Chuck Colson's Greatest Legacy May Be His Story

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Charles "Chuck" Colson, a key figure in the Richard Nixon White House, died Saturday. Colson was the president's special counsel and went to prison for his role in the Watergate scandal. While behind bars, he embraced Christianity. As NPR's Joel Rose reports, he went on to become a central evangelical leader after his release.


Charles Colson has died. Colson was jailed for his crimes during the Watergate scandal in the 1970's and he emerged as an evangelical Christian, who dedicated his life to helping prison inmates.

NPR's Joel Rose has this remembrance.

JOEL ROSE, BYLINE: Charles Colson once said he would walk over his own grandmother to help Richard Nixon, and as special counsel to the White House, he came pretty close. Here's Colson on the phone with former President Nixon in 1972.

CHARLES COLSON: We'll put the screws to these fellas. Pronto.

ROSE: Colson was charged with several crimes connected to the Watergate break-in, and he pleaded guilty to obstruction of justice for his role in trying to discredit Daniel Ellsberg, who leaked "The Pentagon Papers." Colson served seven months in prison and it was then that Colson figured out what he would do with the rest of his life, as he later told Fox News.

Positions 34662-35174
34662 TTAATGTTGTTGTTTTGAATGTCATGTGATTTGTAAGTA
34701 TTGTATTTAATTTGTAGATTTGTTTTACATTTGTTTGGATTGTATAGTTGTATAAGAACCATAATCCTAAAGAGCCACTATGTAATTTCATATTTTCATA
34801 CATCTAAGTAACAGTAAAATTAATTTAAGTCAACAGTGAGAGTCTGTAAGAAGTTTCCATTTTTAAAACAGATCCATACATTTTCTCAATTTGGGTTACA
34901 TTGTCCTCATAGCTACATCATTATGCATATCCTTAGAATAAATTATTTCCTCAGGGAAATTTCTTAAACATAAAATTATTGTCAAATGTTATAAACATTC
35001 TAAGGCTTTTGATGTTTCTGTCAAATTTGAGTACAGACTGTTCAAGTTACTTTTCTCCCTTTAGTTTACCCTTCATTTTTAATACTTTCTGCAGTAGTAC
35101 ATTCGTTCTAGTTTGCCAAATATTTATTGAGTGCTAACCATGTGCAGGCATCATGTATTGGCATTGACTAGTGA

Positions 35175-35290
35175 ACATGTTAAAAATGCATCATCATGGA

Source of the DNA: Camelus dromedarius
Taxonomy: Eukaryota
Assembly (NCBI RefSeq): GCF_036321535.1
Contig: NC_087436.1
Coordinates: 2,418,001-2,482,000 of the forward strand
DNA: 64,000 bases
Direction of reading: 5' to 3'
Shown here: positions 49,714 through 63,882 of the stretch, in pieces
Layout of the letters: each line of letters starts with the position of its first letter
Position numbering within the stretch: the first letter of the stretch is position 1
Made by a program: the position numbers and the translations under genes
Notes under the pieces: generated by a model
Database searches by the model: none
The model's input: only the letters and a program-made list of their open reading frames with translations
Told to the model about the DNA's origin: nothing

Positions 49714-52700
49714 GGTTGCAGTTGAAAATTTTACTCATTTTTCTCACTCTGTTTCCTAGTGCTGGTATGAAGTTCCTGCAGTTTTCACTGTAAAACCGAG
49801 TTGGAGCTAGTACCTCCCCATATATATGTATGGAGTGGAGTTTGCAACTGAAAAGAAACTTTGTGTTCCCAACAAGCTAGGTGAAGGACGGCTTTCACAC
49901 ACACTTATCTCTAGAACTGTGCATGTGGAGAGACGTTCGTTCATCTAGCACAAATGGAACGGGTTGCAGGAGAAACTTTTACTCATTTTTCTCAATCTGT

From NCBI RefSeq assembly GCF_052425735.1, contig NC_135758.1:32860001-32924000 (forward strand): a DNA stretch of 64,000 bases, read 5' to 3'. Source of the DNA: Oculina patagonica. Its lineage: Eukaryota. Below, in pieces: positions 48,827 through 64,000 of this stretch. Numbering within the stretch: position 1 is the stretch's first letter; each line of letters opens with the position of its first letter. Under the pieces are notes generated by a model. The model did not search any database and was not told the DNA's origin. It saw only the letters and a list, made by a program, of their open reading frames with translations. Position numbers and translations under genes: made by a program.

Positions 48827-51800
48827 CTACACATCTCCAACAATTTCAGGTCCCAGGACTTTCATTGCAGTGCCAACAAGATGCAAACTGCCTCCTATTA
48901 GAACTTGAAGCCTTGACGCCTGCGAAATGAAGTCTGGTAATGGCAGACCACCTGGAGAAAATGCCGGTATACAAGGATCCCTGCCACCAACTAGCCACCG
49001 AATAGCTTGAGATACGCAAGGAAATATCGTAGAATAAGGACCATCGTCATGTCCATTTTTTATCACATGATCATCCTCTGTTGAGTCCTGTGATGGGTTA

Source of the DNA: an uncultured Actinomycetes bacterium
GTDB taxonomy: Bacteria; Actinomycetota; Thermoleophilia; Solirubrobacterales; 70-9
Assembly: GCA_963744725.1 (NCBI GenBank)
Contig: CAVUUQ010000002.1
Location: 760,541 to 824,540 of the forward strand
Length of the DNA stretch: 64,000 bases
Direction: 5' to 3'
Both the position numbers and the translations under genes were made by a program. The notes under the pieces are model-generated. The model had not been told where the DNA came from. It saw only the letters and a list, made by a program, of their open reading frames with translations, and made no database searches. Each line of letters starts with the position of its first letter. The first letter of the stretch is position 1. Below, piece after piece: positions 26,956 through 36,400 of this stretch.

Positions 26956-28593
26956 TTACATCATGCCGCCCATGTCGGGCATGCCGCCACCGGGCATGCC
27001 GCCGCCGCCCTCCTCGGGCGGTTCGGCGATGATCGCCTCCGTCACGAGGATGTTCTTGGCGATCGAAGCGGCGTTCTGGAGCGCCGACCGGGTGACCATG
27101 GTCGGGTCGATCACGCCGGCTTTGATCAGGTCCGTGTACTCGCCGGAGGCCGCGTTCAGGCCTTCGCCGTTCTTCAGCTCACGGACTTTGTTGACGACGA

COLSON: I saw the world through the eyes of people who were disadvantaged and marginalized and rejected; the outcast of society, the untouchables in American life. I decided if God put me there to live among them for seven months as I did, that I would speak for them when I got out.

ROSE: After he was released, Colson founded the Prison Fellowship to minister to inmates and their families. Initially, his conversion to evangelical Christianity was greeted with suspicion.

JONATHAN ATIKEN: The hostility to him was enormous on grounds of skepticism.

ROSE: But biographer Jonathan Aitken says Colson proved the skeptics wrong over the next three-plus decades.

ATIKEN: Because Colson has walked his talk in a very convincing way.

ROSE: Colson wrote many books starting with the memoir "Born Again." And the Prison Fellowship now operates in more than a hundred countries. Its current CEO, Jim Liske, says Colson's greatest legacy may be the power of his own story.

JIM LISKE: I think his legacy is you know what? Anyone can make that change and anyone can become an individual who has positive influence on our world - a transformation and a new life was possible.

ROSE: Charles Colson died Saturday after a brain hemorrhage earlier this month. He was 80 years old.

Joel Rose, NPR News.

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